What do you do when you know a country produces good coffee, but the coffee from that country is exported as a high-volume, low value product? That was the question that faced Tercio Borba, when he came to Australia from Brazil.
“From day one and there was a question mark, why wasn't Brazil being promoted in Australia?”
Working in hospitality while he studied in Australia, Borba saw the passion and dedication that baristas, roasters and coffee drinkers had for coffee in Australia, and how the specialty coffee scene was rapidly multiplying but was unsure why Brazilian coffee was not part of that equation.
“I went to Coffee Alchemy in Marrickville and had a piccolo latte and it was a Guatemala and I still remember the flavours up to this day.”
Scratching his head with his brother Tiago, both brothers knew the reputation that Brazil had as the world’s second largest coffee exporting nation, and were energised to discover the possibilities for Brazilian coffee in the specialty coffee market. But, this was not something that was going to be solved overnight, particularly as Borba was only starting out in a new country.
In 2006, after Borba’s middle brother passed away, Borba and his brother Tercio left Brazil and came to Australia. Moving from one continent to another and leaving behind a job in corporate law was part of what Borba describes as an “incredibly fast realisation process.”
“I came and studied English and sustained myself. Hospitality and coffee was a natural thing, and I did that for several years.”
When the time came to take the next step, Borba’s value of the connection that he and his brothers had, informed the creation of the new venture.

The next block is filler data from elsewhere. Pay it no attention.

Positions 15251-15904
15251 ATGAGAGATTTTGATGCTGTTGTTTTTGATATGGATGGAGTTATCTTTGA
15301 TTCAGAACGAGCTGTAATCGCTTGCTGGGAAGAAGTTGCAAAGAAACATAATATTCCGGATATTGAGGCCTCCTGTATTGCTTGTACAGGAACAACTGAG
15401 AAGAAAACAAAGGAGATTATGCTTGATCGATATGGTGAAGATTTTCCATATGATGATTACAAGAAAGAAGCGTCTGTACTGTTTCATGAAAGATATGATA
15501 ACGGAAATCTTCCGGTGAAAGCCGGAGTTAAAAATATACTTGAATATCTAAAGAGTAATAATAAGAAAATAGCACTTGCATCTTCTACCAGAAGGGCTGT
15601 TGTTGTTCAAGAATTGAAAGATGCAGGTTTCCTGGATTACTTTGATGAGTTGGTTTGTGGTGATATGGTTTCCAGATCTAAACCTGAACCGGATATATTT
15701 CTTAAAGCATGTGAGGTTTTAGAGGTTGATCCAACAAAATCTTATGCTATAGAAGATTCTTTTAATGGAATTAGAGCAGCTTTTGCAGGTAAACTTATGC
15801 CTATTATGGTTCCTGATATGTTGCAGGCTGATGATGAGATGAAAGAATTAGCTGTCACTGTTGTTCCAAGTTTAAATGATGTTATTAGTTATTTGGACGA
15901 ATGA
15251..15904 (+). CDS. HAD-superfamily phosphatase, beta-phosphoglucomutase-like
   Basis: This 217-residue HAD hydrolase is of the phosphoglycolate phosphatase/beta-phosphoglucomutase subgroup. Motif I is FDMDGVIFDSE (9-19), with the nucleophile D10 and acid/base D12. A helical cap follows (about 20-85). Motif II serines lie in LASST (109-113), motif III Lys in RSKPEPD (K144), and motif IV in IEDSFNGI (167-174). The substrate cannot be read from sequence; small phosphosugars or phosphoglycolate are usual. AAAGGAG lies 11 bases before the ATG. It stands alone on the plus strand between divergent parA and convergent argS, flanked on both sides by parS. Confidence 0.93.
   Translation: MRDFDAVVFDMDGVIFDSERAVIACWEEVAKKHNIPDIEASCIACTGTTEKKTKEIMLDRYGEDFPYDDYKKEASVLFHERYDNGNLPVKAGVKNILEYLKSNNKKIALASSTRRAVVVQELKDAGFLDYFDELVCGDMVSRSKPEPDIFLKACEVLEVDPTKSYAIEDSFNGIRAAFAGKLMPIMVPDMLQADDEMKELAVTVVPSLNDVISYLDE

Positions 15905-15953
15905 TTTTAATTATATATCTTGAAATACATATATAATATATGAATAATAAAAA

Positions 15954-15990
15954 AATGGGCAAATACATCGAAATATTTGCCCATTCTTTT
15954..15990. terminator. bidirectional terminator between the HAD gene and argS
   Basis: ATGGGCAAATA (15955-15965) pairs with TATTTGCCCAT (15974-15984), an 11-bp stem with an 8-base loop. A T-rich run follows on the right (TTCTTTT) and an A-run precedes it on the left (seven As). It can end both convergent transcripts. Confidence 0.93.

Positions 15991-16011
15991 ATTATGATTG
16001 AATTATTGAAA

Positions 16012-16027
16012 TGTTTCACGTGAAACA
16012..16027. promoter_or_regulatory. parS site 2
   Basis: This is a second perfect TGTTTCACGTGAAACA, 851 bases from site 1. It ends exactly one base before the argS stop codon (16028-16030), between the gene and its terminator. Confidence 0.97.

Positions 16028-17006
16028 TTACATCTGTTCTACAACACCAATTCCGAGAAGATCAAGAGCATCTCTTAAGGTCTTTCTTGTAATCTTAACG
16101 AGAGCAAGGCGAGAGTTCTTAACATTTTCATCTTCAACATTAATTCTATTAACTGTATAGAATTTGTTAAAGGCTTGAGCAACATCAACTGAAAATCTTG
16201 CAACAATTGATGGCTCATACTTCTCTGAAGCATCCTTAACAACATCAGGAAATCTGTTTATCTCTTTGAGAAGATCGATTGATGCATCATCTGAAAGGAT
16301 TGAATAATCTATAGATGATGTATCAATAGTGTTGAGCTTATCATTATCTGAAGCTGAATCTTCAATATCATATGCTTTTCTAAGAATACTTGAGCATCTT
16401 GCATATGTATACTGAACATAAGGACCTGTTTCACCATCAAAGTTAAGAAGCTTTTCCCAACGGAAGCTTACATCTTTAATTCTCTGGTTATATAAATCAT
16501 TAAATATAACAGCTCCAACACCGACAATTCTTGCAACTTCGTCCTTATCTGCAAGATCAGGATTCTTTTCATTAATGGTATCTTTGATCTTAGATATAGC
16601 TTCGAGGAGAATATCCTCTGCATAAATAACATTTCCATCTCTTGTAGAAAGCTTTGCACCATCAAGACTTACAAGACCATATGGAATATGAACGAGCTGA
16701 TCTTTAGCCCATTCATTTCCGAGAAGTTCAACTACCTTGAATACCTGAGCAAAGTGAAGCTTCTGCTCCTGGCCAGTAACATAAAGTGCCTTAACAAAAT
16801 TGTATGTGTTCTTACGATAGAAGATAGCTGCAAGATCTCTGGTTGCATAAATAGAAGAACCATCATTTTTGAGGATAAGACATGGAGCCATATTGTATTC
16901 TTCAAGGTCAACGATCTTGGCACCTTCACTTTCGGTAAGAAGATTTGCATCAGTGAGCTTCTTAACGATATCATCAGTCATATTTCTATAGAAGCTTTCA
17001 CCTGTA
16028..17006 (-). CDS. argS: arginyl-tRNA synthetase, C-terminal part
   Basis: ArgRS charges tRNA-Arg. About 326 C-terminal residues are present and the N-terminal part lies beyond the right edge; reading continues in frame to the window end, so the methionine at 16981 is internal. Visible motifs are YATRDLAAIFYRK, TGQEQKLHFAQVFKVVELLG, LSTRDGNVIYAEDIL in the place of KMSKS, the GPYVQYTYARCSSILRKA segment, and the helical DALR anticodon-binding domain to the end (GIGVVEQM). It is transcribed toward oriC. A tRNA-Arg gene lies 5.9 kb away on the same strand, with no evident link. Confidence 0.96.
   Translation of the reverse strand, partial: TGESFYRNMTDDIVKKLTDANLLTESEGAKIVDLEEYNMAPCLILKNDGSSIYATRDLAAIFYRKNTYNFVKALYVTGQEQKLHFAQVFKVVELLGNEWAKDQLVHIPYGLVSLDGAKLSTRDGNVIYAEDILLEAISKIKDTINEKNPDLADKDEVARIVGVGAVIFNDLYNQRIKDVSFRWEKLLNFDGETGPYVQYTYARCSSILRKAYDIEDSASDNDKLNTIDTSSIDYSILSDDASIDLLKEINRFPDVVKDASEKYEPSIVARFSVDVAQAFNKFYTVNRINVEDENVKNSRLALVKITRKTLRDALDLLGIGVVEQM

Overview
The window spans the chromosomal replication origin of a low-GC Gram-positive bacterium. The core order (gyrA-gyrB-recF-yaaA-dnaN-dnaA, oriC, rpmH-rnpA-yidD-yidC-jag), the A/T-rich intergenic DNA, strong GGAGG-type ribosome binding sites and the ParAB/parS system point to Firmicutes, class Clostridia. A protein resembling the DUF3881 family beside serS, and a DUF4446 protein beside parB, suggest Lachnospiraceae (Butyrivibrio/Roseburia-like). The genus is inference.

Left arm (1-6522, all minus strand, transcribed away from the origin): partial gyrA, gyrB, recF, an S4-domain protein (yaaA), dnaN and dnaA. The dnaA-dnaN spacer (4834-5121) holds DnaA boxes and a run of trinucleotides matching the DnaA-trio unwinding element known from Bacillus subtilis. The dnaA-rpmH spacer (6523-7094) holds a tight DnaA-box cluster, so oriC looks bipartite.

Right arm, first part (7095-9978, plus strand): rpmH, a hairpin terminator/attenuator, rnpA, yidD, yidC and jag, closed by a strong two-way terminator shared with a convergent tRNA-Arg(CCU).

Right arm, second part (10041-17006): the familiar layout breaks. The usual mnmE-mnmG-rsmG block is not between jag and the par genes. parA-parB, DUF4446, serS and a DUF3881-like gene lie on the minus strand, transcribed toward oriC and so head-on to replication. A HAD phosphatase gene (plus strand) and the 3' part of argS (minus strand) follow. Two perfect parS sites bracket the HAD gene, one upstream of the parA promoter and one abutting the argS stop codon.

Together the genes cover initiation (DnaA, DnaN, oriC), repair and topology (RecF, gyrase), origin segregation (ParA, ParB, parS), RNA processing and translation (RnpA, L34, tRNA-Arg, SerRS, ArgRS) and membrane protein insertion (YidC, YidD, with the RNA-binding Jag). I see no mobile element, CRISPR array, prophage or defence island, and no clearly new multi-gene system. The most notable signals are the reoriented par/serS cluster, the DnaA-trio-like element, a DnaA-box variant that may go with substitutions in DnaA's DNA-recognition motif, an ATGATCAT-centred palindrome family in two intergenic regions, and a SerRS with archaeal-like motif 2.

“We believe in humans, we strongly think that there is ways that coffee can bring development into communities. There's only one foundation that we set up as a pillar and that's respect. I think if you remove respect out of any equation everything sort of falls out.”
Taking the values of respect that they shared, the Borba brothers sought out growers and producers in Brazil who were sitting on highly value coffee plantations and who were willing to experiment with processing methods. Rather than having their coffee comingled with the rest of the national coffee export, Borba’s approach was to respect the knowledge and dedication of the growers, and showcase that in the product that 3Brothers communicates to roasters.
This value of respect goes down to the very bean itself. Brazil’s mechanized agricultural sector prilieges standardized exports, yet Borba wanted to showcase the variable nature of the coffee bean, and give it the same respect that he saw brew methods being given in cafes across Sydney..
“We feel like we're up here somewhat in brewing coffee, roasting coffee, there's so much held at this stage but then you're expecting a green coffee that is a living organic product to behave as if you were buying a fridge.”
Valuing the coffee bean and the people who produce it is central to the approach of 3Brothers.